The lines of aging blue, red and yellow trucks begin almost 6 miles (10 kilometers) from the gates of Nigeria’s main port of Apapa.
Valentine, a 34-year-old driver, has been queuing outside the Lagos site for two weeks. He’s had to deal with policemen demanding bribes and fend off hoodlums known as area boys. “This is the worst I’ve seen it,” he said, changing tires in a grimy orange t-shirt. “Every year, it gets worse.”
The congestion outside and inefficiency within Nigeria’s ports is choking the economy, which vies with South Africa as the continent’s biggest, and causes havoc for businesses that use them to import everything from cars to computers, food and machinery.
Nigeria loses $19 billion annually, or about 5 percent of gross domestic product, from the delays, traffic, illegal charges and insecurity that are increasingly prevalent at its ports, the Lagos Chamber of Commerce & Industry said in a report this year.
In the World Bank’s Trading Across Borders survey, which measures the time and expense involved with importing and exporting goods, Nigeria ranks 182nd out of 190 countries, below Syria and Afghanistan.
The problems at Apapa and other ports such as Calabar and Port Harcourt have been a headache for successive administrations, which have failed to fix decaying infrastructure, reduce stifling red tape and tackle corruption. Terminal operators, including APM Terminals, a unit of Denmark’s AP Moller-Maersk A/S, rely on generators because power cuts are so frequent.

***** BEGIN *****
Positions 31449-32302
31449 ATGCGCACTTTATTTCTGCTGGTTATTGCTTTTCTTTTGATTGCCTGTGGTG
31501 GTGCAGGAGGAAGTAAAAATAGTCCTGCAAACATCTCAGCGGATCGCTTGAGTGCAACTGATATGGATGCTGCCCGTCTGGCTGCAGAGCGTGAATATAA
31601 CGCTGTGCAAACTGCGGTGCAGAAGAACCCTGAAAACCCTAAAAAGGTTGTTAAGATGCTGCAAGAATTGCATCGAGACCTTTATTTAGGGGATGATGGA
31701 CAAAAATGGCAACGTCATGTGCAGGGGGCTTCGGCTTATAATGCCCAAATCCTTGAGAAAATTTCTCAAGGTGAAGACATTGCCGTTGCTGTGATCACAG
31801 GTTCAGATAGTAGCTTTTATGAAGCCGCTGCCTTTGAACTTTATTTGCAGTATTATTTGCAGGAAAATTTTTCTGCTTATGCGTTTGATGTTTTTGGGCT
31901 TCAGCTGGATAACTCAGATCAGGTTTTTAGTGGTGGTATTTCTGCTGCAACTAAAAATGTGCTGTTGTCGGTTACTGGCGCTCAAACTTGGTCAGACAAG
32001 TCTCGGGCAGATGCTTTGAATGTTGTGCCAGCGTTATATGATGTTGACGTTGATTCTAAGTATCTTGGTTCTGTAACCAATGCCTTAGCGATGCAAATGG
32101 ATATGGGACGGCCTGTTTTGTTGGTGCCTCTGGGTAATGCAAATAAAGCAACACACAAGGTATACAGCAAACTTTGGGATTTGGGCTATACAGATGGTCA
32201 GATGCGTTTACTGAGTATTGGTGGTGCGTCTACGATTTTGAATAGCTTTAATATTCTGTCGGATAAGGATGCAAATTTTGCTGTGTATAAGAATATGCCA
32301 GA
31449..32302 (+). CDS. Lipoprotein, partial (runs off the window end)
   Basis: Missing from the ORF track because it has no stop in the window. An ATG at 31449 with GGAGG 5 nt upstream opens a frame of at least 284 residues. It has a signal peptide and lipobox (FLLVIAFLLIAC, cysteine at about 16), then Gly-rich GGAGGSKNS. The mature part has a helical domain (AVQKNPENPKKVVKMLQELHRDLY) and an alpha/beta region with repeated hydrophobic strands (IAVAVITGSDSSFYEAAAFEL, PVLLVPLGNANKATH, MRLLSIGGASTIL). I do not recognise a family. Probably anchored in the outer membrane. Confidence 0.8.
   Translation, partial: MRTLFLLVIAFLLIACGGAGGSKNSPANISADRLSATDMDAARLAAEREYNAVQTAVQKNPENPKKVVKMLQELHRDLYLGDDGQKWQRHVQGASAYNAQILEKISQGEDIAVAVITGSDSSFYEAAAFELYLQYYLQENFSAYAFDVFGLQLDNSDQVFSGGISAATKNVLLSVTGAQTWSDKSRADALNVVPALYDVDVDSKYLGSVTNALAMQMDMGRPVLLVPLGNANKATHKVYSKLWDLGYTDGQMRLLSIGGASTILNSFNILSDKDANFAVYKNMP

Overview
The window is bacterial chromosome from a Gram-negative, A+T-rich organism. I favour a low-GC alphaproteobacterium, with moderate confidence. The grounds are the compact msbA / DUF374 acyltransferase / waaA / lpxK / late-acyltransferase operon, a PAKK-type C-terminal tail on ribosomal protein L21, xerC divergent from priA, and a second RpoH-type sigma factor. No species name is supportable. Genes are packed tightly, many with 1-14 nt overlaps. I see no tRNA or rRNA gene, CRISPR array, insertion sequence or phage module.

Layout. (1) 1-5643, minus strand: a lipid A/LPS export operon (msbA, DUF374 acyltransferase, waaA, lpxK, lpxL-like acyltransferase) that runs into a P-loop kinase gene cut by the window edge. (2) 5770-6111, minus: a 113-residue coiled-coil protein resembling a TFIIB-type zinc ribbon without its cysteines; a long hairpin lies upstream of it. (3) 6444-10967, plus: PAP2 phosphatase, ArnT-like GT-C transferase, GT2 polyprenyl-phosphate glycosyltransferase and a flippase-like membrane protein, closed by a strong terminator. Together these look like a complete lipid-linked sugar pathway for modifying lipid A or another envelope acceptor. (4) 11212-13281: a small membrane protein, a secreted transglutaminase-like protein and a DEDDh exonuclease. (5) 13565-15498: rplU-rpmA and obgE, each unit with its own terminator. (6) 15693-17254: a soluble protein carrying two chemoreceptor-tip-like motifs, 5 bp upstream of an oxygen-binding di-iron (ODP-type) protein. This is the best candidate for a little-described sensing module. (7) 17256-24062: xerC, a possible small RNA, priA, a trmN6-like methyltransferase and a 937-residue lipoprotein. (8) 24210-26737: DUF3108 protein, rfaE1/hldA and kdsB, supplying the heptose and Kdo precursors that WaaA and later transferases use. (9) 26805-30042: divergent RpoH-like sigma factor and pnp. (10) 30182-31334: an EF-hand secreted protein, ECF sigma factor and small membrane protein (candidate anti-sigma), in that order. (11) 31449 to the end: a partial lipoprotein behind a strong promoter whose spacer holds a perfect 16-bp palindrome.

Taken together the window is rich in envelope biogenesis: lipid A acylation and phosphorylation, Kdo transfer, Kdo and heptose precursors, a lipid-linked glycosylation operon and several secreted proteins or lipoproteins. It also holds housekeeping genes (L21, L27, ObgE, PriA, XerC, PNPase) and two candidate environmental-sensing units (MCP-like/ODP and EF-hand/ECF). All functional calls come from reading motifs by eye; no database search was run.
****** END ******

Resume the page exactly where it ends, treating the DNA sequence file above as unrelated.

But it’s worsened in recent years, especially at Apapa. Crumbling roads have all but ground trucks to a halt. Once they do manage to enter, drivers and businesses have to contend with a plethora of customs, immigration and security agents before they can pick up containers. It can take 20 days to clear products, compared with 48 hours in neighboring Benin and Ghana, according to the LCCI.
The cost of moving a container from Apapa to other parts of Lagos has soared to as much as 700,000 naira ($1,930) from about 150,000 naira two years ago as trucking firms put up their prices to make up for the delays, according to the Nigerian Shippers’ Council.
President Muhammadu Buhari, running for reelection in February, said in October the situation was “a major concern” and the government will urgently repair roads and build more railways to the ports. The 75-year-old leader says modernizing infrastructure is vital to diversify the OPEC member from oil and gas and revive an economy still struggling after the 2014 crash in crude prices.
Getting goods through Nigeria’s ports more smoothly and cheaply would also help to curb inflation, which has been above 10 percent for almost three years.
Vice President Yemi Osinbajo visited Apapa in May 2017 and directed officials to start working around the clock and all agencies to locate their operations in one place to ease delays.
It’s been to little avail. Many people prefer to use more efficient ports in Benin, Ghana and Togo, according to Mike Onulide, who runs a business exporting food including noodles and garri, a cassava-based staple popular in West Africa.
“You don’t face the same kinds of frustration there that you do in Nigeria,” he said, recalling how a fellow businessman still hasn’t received compensation after one of his containers was dropped into the sea early this year. “There’s been no improvement.”
Via Twitter4 years ago, it cost N300,000 to take a 40FT container from Lagos to Kano. Last week, someone paid N900,000…